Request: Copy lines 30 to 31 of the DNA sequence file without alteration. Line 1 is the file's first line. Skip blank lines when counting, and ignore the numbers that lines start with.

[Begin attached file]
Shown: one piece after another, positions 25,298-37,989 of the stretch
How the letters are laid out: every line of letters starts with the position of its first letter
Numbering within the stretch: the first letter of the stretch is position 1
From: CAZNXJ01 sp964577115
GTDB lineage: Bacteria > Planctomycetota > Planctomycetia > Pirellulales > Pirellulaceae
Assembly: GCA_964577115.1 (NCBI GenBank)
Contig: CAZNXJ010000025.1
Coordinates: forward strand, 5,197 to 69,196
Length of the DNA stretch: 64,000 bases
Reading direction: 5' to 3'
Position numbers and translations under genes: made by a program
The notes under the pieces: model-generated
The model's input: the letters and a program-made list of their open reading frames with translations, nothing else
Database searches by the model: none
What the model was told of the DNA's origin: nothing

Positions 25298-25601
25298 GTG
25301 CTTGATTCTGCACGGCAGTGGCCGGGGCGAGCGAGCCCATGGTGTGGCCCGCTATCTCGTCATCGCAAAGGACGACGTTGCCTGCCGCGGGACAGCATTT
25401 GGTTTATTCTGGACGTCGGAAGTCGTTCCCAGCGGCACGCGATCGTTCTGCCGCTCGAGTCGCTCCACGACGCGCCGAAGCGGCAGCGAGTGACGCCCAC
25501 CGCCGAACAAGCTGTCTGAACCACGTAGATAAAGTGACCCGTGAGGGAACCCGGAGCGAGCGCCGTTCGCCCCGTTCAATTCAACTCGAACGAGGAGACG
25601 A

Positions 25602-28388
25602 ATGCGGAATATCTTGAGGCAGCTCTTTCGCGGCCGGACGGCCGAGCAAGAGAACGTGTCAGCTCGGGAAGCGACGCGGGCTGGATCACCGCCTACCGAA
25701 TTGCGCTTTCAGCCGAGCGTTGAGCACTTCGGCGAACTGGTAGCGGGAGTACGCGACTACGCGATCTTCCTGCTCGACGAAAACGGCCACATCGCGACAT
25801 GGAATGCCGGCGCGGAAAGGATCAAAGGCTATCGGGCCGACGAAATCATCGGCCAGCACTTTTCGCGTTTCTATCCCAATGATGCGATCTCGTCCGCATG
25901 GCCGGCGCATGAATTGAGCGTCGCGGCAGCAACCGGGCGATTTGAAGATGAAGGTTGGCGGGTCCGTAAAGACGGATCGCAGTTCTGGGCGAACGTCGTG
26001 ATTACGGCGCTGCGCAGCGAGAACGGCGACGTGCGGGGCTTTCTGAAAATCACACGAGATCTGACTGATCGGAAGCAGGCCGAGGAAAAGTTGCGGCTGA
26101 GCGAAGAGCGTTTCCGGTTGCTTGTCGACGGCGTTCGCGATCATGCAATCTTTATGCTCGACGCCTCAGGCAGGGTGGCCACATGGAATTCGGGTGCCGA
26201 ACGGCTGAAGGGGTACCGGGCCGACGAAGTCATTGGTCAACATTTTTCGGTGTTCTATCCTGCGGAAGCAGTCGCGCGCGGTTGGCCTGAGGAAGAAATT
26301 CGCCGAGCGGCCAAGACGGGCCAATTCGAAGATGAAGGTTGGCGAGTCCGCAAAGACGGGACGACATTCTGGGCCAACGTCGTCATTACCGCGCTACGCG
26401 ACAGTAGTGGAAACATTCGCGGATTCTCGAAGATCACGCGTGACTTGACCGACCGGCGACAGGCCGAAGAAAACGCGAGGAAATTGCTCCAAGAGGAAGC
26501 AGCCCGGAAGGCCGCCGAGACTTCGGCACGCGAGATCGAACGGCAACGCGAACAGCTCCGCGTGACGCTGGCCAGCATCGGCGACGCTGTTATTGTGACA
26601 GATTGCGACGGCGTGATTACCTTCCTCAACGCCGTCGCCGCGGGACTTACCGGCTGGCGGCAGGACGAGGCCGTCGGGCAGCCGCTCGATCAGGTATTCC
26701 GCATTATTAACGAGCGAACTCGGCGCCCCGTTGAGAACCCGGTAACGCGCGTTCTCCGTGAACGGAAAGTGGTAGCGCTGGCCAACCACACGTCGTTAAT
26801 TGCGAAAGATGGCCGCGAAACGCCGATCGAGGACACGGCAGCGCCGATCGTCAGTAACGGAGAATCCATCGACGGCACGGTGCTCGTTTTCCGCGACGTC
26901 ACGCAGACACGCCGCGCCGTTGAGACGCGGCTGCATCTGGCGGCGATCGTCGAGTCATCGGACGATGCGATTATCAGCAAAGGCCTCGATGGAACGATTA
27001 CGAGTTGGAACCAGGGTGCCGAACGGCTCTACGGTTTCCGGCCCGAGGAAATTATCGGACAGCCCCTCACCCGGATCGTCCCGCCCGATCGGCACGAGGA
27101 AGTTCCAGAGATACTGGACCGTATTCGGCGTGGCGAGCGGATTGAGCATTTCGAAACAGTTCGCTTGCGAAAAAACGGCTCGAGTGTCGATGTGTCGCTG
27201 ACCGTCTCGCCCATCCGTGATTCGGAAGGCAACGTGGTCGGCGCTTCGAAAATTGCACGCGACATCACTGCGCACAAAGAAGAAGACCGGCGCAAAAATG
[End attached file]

26301 CGCCGAGCGGCCAAGACGGGCCAATTCGAAGATGAAGGTTGGCGAGTCCGCAAAGACGGGACGACATTCTGGGCCAACGTCGTCATTACCGCGCTACGCG
26401 ACAGTAGTGGAAACATTCGCGGATTCTCGAAGATCACGCGTGACTTGACCGACCGGCGACAGGCCGAAGAAAACGCGAGGAAATTGCTCCAAGAGGAAGC